PMI just released the Benefits Realization Management practice guide this month which provides comprehensive but still easily consumable coverage of a benefits management framework covering principles, practices and roles. There is no doubt that benefits management is a critical competency for any company whether they are for profit or not-for-profit but it is also not well implemented in many organizations.
Overly optimistic business cases might be one reason for this as I’d covered in an earlier article, but there are other potential causes including:
- An unwillingness to hold sponsors accountable for expected benefits. While punitive measures may create a culture of fear and drive otherwise effective sponsors away but there still needs to be some way of ensuring that sufficient due diligence has gone into identifying benefits. Independent verification of benefits analysis is one way to reduce inflated expected outcomes without scaring off potential sponsors.
- A lack of objective definition of the benefits expected to be realized when executing a given investment. Even for initiatives with a financial benefits motive, it may be difficult to demonstrate causality between the outputs of the project and expected financial outcomes as there will usually be more multiple projects with the same types of measures (e.g. increase revenue, reduce costs).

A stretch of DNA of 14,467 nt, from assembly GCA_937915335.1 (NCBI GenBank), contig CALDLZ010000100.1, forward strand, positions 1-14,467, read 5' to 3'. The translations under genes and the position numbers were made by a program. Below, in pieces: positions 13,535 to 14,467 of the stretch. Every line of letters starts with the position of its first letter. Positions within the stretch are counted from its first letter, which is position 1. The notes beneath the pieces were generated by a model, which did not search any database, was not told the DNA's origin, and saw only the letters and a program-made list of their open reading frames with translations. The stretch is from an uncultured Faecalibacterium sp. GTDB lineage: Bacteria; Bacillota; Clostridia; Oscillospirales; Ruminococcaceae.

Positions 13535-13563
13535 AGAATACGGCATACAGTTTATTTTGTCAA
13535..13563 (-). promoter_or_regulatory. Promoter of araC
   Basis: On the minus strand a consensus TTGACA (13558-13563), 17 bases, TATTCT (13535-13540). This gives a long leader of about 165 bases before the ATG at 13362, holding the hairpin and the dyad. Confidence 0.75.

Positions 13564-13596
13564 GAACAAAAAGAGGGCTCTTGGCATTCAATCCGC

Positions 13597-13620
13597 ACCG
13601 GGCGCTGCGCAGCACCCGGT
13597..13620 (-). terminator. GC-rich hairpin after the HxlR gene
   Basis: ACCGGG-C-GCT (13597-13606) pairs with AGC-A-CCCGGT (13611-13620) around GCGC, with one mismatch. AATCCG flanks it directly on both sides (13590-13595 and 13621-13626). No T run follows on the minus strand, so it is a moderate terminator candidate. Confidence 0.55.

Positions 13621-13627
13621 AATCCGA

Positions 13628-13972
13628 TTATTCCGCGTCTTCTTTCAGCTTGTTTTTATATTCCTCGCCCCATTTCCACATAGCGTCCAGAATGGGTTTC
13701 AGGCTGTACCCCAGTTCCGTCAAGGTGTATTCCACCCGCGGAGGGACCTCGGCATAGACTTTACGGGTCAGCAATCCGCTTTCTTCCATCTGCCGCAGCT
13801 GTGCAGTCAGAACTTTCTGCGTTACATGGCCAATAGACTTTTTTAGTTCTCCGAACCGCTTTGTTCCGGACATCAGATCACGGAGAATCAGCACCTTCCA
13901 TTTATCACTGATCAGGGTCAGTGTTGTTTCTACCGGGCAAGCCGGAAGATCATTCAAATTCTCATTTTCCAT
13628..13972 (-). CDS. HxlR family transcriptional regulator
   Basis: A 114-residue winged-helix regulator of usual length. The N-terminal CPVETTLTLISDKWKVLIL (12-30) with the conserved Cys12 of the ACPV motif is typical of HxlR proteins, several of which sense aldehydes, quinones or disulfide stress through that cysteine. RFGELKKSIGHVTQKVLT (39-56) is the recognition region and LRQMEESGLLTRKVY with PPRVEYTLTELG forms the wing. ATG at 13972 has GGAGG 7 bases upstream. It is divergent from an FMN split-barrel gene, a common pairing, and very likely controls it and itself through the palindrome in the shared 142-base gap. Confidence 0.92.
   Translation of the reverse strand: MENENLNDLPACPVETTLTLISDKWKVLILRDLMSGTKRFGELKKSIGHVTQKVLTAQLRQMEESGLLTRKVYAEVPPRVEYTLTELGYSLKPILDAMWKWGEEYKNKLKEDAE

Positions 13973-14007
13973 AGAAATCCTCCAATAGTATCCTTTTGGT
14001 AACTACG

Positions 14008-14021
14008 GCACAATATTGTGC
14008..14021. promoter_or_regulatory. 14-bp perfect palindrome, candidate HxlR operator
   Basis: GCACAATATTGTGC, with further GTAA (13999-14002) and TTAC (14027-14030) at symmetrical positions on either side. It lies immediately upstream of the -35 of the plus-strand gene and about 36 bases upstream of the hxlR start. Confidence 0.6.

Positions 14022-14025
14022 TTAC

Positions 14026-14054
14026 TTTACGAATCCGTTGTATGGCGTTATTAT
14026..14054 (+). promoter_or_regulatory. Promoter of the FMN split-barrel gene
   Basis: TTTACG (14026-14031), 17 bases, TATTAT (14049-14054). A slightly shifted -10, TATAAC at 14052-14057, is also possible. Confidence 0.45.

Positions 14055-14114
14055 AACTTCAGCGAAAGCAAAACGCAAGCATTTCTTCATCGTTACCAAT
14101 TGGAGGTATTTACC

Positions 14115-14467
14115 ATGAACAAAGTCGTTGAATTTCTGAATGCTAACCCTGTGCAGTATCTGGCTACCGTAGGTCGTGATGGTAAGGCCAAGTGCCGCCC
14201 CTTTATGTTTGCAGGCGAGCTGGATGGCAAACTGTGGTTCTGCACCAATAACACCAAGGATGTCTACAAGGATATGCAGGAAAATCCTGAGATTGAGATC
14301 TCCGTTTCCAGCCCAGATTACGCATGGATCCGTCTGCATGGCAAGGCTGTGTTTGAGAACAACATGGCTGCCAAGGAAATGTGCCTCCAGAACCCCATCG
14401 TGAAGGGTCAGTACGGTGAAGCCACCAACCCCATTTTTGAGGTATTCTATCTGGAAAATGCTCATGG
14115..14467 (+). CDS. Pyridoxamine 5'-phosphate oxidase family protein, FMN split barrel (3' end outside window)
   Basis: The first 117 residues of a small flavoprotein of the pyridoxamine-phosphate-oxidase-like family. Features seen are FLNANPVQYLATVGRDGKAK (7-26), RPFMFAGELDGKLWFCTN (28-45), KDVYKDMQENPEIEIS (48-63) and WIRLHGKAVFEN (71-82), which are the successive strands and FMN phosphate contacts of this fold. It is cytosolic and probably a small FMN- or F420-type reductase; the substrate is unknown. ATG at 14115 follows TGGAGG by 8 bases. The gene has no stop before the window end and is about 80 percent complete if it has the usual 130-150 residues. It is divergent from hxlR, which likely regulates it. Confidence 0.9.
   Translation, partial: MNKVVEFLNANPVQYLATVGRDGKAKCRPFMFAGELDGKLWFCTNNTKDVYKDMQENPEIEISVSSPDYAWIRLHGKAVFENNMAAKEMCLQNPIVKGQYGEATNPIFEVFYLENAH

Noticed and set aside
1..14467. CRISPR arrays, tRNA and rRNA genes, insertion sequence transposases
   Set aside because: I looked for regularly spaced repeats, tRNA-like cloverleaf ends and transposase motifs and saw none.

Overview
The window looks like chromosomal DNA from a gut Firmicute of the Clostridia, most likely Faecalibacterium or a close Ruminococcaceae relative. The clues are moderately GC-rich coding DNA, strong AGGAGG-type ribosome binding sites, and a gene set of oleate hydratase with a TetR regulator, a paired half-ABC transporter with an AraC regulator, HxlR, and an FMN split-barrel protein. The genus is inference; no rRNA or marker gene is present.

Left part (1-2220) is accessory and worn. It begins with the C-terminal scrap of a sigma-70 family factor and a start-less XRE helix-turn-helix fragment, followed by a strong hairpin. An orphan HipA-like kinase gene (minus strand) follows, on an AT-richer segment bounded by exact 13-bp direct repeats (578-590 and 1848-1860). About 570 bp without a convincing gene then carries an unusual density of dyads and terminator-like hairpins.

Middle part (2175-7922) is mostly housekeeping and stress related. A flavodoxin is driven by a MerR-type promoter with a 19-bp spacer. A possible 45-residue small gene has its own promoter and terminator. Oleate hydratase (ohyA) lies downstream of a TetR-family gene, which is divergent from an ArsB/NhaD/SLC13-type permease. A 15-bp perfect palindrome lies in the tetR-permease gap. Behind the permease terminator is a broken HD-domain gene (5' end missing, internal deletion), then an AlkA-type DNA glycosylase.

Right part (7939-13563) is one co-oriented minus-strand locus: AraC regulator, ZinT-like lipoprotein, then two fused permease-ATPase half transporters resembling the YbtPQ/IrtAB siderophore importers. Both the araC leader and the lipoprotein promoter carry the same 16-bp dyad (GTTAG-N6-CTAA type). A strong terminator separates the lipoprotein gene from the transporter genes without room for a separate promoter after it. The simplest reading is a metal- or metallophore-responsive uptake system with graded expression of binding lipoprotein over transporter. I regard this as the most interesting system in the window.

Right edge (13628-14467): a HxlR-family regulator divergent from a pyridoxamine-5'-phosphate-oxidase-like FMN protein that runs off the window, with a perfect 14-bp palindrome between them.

- Limited monitoring of expected benefits over the life of an investment. Projected benefits like scope, schedule and cost baselines represent what is expected at the point in time when they were defined so ongoing forecasting is crucial. Without this, delivery might be successful within approved scope, schedule and cost constraints, but the project’s ROI is never realized. Sometimes there is no owner identified for tracking benefits during the life of the project while other times an owner has been anointed but is ineffective in that role or is unwilling to declare that the project won’t deliver expected benefits proactively.
- Benefits realization timelines are excessively long. The more time which passes between the end of a project and when expected benefits should materialize, the more fragile those benefits will be due to the impacts of internal and external changes.
- Poor project delivery. While the outcomes of a given project may not change, if the costs or timeline for realizing those increase significantly due to delivery issues, the project’s ROI will be worse than expected.
For leaders looking to improve benefit realization from their project investments, doing some root cause analysis to identify why projects aren’t generating expected benefits can help them to focus their improvement efforts.
Mohamed El-Erian – “Investors have to ask themselves two questions. How much can we grow our investments? And, can we afford our mistakes?”